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Where t is the contact time (min), qeq (mg/g) and q (mg/g) are the amount of dye adsorbed at equilibrium and at any time, t. If second order kinetics is applicable, the plot of t/q versus time should give a linear relationship from which the constants qeq and K2 can be determined. The results of this application in present experiment were presented in figure-9. The rate constants and the correlation coefficients of MB and for both tested models have been calculated and summarized in the Table-1.

II. MATERIALS AND METHODS

Preparation of biomass/ adsorbent (Papaya peel): Papaya peels were used for the sorption of methylene blue. The Papaya peels was first cut into small pieces, extensively washed with tap water to remove adhering dirt and soluble components such as tannins, resins, reducing Sugar and colouring agents, and then oven dried at 800C .The washed and dried material was crushed and sieved to obtain different particle sizes. Preparation of dye solutions: Methylene blue, (MB) a cationic dye. The stock solutions at the desired concentrations were prepared with distilled water. The pH values of dye Solutions were adjusted with 0.001 N NaOH or HCl solutions using a pH meter. Batch Biosorption equilibrium experiments were carried out in 250ml stoppered conical flask at a constant agitation speed. All the experiments were at room temperature. The concentrations of dye solutions before and after sorption were determined using UV spectrophotometer by monitoring the absorbance for the dye used. Analysis of the sample: The total dye concentration in solution was analyzed with Spectrophotometer at a wavelength of 663 nm for MB solution.

III. RESULTS AND DISCUSSIONS

`Experimental parameters: Effect of agitation time: Methylene blue solution was prepared with a concentration (1mg/100ml), adsorbent dosage (0.4g/100ml). Samples were withdrawn at 5min interval for estimating methylene blue concentration using spectrophotometer at the wavelength corresponding to maximum absorbance, λmax , of 663nm[6]. From the results shown in Figure 1, it was evident that percentage removal of methylene blue remains constant from the time beyond 35 minutes. Hence all the subsequent runs were confined to this time limit. Effect of methylene blue concentration: The methylene concentration varied from 1.0-2.0mg/100ml at a fixed adsorbent dosage of 0.4g/100ml[5]. By estimating methylene blue concentration using spectrophotometer at the wavelength corresponding to maximum absorbance, λmax , of 663nm. The results were presented in Figure 2, from which it is obvious that at lower initial concentrations, percent removal of the dye is higher.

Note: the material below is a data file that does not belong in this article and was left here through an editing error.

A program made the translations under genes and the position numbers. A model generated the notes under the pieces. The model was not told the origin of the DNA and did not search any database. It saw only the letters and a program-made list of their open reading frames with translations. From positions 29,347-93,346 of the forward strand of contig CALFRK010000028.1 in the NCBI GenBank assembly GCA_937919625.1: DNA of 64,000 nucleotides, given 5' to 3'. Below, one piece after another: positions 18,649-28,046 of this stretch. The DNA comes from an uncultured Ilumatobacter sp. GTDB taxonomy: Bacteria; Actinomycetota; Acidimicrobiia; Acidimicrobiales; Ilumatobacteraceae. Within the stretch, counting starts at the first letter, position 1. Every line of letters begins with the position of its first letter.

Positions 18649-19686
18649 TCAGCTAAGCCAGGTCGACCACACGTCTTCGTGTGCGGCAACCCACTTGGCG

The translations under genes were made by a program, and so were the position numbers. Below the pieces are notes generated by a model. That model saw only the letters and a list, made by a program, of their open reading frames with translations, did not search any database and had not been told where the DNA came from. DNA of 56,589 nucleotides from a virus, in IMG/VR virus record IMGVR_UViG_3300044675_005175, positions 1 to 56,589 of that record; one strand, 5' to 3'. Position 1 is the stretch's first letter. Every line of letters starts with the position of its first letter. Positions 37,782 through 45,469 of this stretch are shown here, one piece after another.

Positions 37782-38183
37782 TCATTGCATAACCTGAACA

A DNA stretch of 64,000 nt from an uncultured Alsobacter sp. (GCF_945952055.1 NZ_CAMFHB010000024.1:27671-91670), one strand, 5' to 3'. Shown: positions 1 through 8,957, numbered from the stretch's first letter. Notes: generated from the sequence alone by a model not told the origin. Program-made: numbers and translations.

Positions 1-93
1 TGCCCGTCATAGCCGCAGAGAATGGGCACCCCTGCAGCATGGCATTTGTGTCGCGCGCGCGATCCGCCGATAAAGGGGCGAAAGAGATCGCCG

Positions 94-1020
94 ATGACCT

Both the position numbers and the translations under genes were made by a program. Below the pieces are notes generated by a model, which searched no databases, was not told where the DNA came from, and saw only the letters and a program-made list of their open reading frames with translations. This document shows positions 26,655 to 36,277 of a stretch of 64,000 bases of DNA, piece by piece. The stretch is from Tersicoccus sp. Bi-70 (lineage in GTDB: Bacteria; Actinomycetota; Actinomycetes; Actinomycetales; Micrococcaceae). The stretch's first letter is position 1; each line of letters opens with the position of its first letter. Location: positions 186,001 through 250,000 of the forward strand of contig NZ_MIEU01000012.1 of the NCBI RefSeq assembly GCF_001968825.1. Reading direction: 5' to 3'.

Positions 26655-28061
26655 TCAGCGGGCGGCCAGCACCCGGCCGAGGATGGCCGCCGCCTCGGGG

Effect of adsorbent dosage: The effect of papaya peel dose on the biosorption of methylene blue was studied by using dye concentration of 1mg/100ml, by varying the biosorbent dosage in the range of 0.1-0.6g/100ml. Maximum removal of methylene blue took place at 0.3g/100ml. The results are presented in Figure 3. Effect of pH: The uptake of methylene blue by papaya peel were studied in a range of 2-12 for pH[5] by maintaining initial dye concentration of 1mg/100ml , biosorbent dosage of 0.3g/100ml solution, and a period of 35min. Maximum removal of methylene blue took place at a pH of 8. The results are presented in Figure 4. ` Effect of temperature: Methylene blue solution was prepared with a concentration (1mg/100ml), adsorbent dosage (0.3g/100ml) and pH (8). Samples are withdrawn at 5min interval for estimating methylene blue concentration using spectrophotometer at the wavelength corresponding to maximum absorbance, λmax , of 663nm.Studies were carried out by shaking the adsorbent at different temperatures (30, 35,40,45,50,550C) After agitation time, the adsorbent and adsorbate were separated by filtration and the supernatant was estimated spectrophotometrically. Maximum removal of methylene blue took place at a temperature of 350C The results are presented in Figure 5.
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IV. CONCLUSION

The experimental results have shown that the Adsorption was an effective process of decolourization of textile waste waters and papaya peel (Adsorbent) is suitable for the sorption of Methylene blue. It is environmental friendly material. The Adsorption studies revealed that better dye removal performance was found to be effective for time of contact of 35 min, dye concentration of 1mg/100ml, adsorbent dosage of 0.3g/100ml, at pH 8 and at temperature 350 C. The sorption of methylene blue on papaya peel was found to follow Langmiuer- Freundlich isotherm, suggesting the possibility of heterogeneous distribution of active sites on the surface of the sorbent and second order kinetics is the best fit. The introduced adsorption system seems both very economical and efficient for the removal of cationic dyes such as methylene blue from aqueous solutions. The adsorbent introduced in this study seems to be very promising for application of waste water treatment in textile or other industries dealing with dyes and dyeing and this study confirmed that the biomaterial which is discarded as waste can be used as an efficient adsorbent for dye removal technology.